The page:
Health education and sustainable menstrual kits for 200 girls in Ghana

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A student addressing a large group of students in a classroom setting. The students, wearing matching white hijabs and uniforms, are seated closely together, paying attention to the speaker. The room has a wooden open-frame ceiling and yellow walls, giving it a spacious yet warm ambiance.

Project details

In Progress
Area

Education

Region

🇬🇭 Ghana

No. People Impacted

👩🏿‍🦲 200

Amount raised for this project

£1,500

Deployed via
Internally raised

£1,500

Externally raised

£0

We've raised the necesary amount to carry out this project. If you'd like to contribute to upcoming projects join our village.
About

Summary

This project, in partnership with the AKAYA Foundation, seeks to combat period poverty and enhance health education for 200 girls in Ghana's Teshie and Shai Osudoku Districts. With a budget of £1500 and a duration of 8-10 weeks, the initiative will deliver crucial health knowledge and reusable menstrual products to these young women, fostering their well-being, education, and empowerment.

Why?

In the economically challenged regions of Shai Osudoku and Teshie, girls confront significant obstacles that undermine their education and health. The prohibitive cost of sanitary products, compounded by taxes, places them in vulnerable situations, affecting their ability to attend school consistently. Furthermore, a pervasive lack of personal health information and societal pressures exacerbate these challenges, creating a dire need for intervention.

Where?

The project will be carried out in the Teshie and Shai Osudoku Districts of Ghana, areas notably affected by period poverty and where educational setbacks among girls are prevalent due to economic and societal factors.

How?

  • Empowerment Workshops: Conducting sessions on menstrual health, sexual rights, and confidence-building to empower girls.

  • Sustainable Menstrual Kits: Distributing reusable menstrual products to address period poverty and support uninterrupted school attendance.

  • Broader Education: Engaging with schools and communities to create a supportive ecosystem for girls' health and education.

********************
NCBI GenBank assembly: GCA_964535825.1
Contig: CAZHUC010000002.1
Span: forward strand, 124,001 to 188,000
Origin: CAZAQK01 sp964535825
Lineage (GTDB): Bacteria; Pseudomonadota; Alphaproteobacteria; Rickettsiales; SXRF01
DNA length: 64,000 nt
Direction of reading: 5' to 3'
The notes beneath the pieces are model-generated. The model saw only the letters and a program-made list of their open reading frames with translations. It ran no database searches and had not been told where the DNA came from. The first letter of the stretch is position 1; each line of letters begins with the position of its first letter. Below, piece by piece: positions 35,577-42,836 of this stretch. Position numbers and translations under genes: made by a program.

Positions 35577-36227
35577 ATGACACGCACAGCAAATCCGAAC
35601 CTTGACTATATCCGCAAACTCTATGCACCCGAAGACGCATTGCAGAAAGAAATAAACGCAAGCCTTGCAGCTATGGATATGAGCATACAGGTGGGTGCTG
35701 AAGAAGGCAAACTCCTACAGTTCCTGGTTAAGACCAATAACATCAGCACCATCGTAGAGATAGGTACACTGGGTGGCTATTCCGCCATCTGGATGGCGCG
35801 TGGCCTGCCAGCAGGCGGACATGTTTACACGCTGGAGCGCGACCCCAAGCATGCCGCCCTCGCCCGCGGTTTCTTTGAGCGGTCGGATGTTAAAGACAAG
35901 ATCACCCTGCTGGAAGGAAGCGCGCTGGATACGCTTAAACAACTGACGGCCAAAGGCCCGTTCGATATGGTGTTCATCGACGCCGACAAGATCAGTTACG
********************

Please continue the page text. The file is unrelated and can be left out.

• Implementation Approach: Collaborating with local organizations to identify and support beneficiaries, assembling necessary resources, and training local educators for sustained impact. An evaluation framework will also be established to measure the project's effectiveness in improving health knowledge and school attendance.

The Future Impact of the Project

This initiative is poised to significantly lessen the burden of period poverty for 200 girls, enhancing their educational attendance and overall quality of life. By fostering a better understanding of health and rights, the project empowers participants to make informed decisions about their bodies and futures. Moreover, by removing health-related barriers to education, it promotes regular school attendance. Ultimately, this project aims to serve as a scalable model for addressing similar challenges across Ghana and potentially beyond, laying the groundwork for broader societal change.

Conclusion

Addressing the multifaceted challenges faced by girls in Ghana due to poverty, lack of health education, and societal barriers, this project represents a critical step forward. With the support of Kwanda and the AKAYA Foundation, it will not only transform the lives of 200 girls but also inspire broader community and societal advancements.

Updates

From the field

First school of the day complete

Posted by Jermaine

Posted 5 April 2024

The facilitators wrapped up at the first school of the day and distributed menstrual kits to all the female menstruating students.

Photographs of the health education sessions

Posted by Khadija Owusu

Posted 5 April 2024

Here are some photographs on the students and facilitators in session:

Nafisat delivering a session on consent and safe touch

Posted by Jermaine

Posted 5 April 2024

Our fellow Kwanda villager and trained psychotherapist Nafisat delivered a session to the girls on consent and safe touch.

The team has arrived at the first school and is kicking off the first workshops

Posted by Khadija Owusu

Posted 5 April 2024

Seen here are girls engaging in small group discussions about the barriers to girls pursuing an education in Ghana. The girls also provide pre-session feedback to the facilitators.

The team in Ghana have started putting together kits

Posted by Jermaine

Posted 4 April 2024

A quick update!

The Akaya Foundation team has successfully received the cash transfer. They are procuring and putting together the menstrual kits in Ghana. They will hold the workshops this week and give girls 100 across two schools in the Dunkwa Abontsin area sustainable menstrual kits.

The workshops will involve teachers, boys, and girls.

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